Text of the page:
The Catholic University of America

 

 

In This Journey With You Forever:
Celebrating the Commencement of the Class of 2012

2012 Commencement Video

Most commencement ceremonies are a mixture of powerful emotions: joy, pride, hope, sadness over the finality of the shared experience, and even anxiety over a future that has yet to unfold.  
 
For one new alumnus, however, the future unfolded quite suddenly. In a remarkable example of good timing, the brand new lawyer, a graduate of the Securities Law certificate program, received an offer of employment via voice mail during the commencement ceremony.
       
The fortunate turn of events hopefully bode well for all of the 228 members of The Catholic University of America Columbus School of Law Class of 2012, who received their JDs during the law school's 123rd commencement ceremony, held at Basilica of the National Shrine of the Immaculate Conception on May 25.
 
Surrounded by family members, friends, and loved ones, the new graduates donned their caps and gowns, hugged and posed for pictures, assembled for their class portrait and stood in procession lines, all for one last time as a unified group of law school classmates.
 
Addressing a graduating class for her sixth and final time as dean of the law school, Dean Veryl Miles complimented the students on their class spirit and commitment to community service during their law school careers.
 
“We are telling the world that you are prepared to be professional problem solvers, counselors, advocates, negotiators, defenders, mediators, regulators, legislators, law reformers and more,” said the dean. “As you move into this new phase of your journey, remember that we are in this with you forever. We are part of your professional lifeline now, as is our alumni community of 11,000 worldwide, an alumni network that works and we are committed to get you to it.”
 
The 2012 Commencement address was delivered by one of the law school’s most accomplished alumni, Daniel S. Gallagher, (left) Class of 1999 and one of five commissioners that lead the U.S. Securities and Exchange Commission.    
          
Appointed by President Obama in 2011, Gallagher is the law school’s first alumnus to serve as a commissioner on the nation’s foremost regulatory body for protecting investors, maintaining fair and efficient markets, and promoting capital formation.
 
The commissioner spent some time directly addressing his own career arc, recounting the serendipitous series of breaks, connections, and risks and chances taken that brought him to his current high position. 
 
“As you make your way through your legal career, you should look for, and seize when appropriate, opportunities that – although they may take you out of your comfort zone – can provide you with unique skills and credentials,” advised Gallagher. “Be continually alert for new opportunities, and when they come out of left field, you need to take a deep breath and think through whether it could be a ‘game changer’ for your career.”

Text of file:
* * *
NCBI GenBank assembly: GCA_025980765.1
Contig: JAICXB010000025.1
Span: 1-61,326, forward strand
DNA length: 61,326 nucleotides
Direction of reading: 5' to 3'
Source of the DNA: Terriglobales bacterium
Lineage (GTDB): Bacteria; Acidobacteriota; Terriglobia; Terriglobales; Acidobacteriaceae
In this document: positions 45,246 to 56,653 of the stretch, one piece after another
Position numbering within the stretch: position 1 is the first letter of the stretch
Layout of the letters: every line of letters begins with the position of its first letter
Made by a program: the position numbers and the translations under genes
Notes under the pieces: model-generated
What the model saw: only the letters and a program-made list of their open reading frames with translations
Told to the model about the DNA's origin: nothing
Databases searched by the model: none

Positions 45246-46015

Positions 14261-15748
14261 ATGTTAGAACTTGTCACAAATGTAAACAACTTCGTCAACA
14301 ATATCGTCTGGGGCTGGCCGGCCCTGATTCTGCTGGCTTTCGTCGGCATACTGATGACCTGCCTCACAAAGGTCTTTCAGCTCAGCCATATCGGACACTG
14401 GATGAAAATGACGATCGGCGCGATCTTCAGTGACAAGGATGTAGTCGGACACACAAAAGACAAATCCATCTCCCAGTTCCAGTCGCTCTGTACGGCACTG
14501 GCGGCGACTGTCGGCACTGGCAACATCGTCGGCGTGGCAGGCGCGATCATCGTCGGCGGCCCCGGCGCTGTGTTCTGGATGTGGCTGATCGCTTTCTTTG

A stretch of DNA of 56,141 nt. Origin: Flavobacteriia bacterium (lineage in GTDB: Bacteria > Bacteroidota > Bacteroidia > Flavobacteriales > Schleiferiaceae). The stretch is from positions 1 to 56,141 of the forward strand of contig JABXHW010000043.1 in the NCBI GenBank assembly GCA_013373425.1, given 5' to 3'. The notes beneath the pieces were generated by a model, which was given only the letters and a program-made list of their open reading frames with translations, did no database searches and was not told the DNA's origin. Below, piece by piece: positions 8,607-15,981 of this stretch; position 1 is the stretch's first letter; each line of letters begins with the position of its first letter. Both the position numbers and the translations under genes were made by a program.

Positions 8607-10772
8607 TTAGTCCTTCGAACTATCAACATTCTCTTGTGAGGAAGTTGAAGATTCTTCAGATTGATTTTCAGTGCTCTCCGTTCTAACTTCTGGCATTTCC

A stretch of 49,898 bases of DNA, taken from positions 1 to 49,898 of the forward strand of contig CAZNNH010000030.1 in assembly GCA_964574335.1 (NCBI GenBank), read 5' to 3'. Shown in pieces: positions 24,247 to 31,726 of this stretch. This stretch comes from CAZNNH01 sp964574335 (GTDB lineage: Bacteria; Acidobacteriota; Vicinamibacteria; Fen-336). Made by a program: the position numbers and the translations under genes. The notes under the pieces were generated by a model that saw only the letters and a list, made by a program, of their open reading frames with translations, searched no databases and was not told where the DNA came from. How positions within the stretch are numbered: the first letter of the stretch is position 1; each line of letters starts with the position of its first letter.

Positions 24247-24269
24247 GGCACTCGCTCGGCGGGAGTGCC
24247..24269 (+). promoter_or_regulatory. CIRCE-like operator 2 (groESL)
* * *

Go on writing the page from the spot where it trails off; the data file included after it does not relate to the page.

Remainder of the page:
Gallagher has experience in both private practice and public service lawyering, and he advised the young graduates to carefully consider the latter.
 
“Public service will make you a better lawyer. You will get real, hands-on experience; you will play a key role in the matters you work on, and, most importantly, you will have a sense of purpose and mission that is incredibly rewarding,” he said.  

Gallagher was presented with the President’s Medal from Catholic University, and also an Honorary Certificate from the Securities Law Program.
 
A recent speech given before The Association for Legal Career Professionals offered a bright thought for 2012 law school graduates. The speaker pointed out that with a reported 80 million Baby Boomers, who make up half of all lawyers, close to retirement, and only 46 million Gen-Xers, who account for only 20 percent of practicing attorneys, available to assume their roles, "the long-term prospects for lawyers are encouraging."
 
Lindsey Cloud- Mervis, (left) who has served as president of the Society of Trial Advocates and was chosen to speak on behalf of the students, acknowledged the employment uncertainty facing many law school graduates today, but urged her classmates to keep things in perspective.
 
“Knowing where we started and how far we’ve come makes any uncertainty about the future seem like it’s going to be ok,” she said. “One thing is certain: we were here in the same place, at the same time. Those bonds are and always will be, solid gold.”

Honors and Awards

John L. Garvey Faculty Award for the student with the highest academic average

Evening division: Jill Suzann Gosselink        
Day division: Mary Whitney Thuell 

 
Michael F. Curtin Pro Bono Award

Kenneth Christopher Hall
 
 
Nell Hennessy Employee Benefits Scholar award

Mary Whitney Thuell

 
Law School Alumni Society Award

(Part-Time Division): Renee Elizabeth Trotter
(Full-Time Division): Michelle Lynn Curth

 
Faculty Marshal

Professor Raymond J. Wyrsch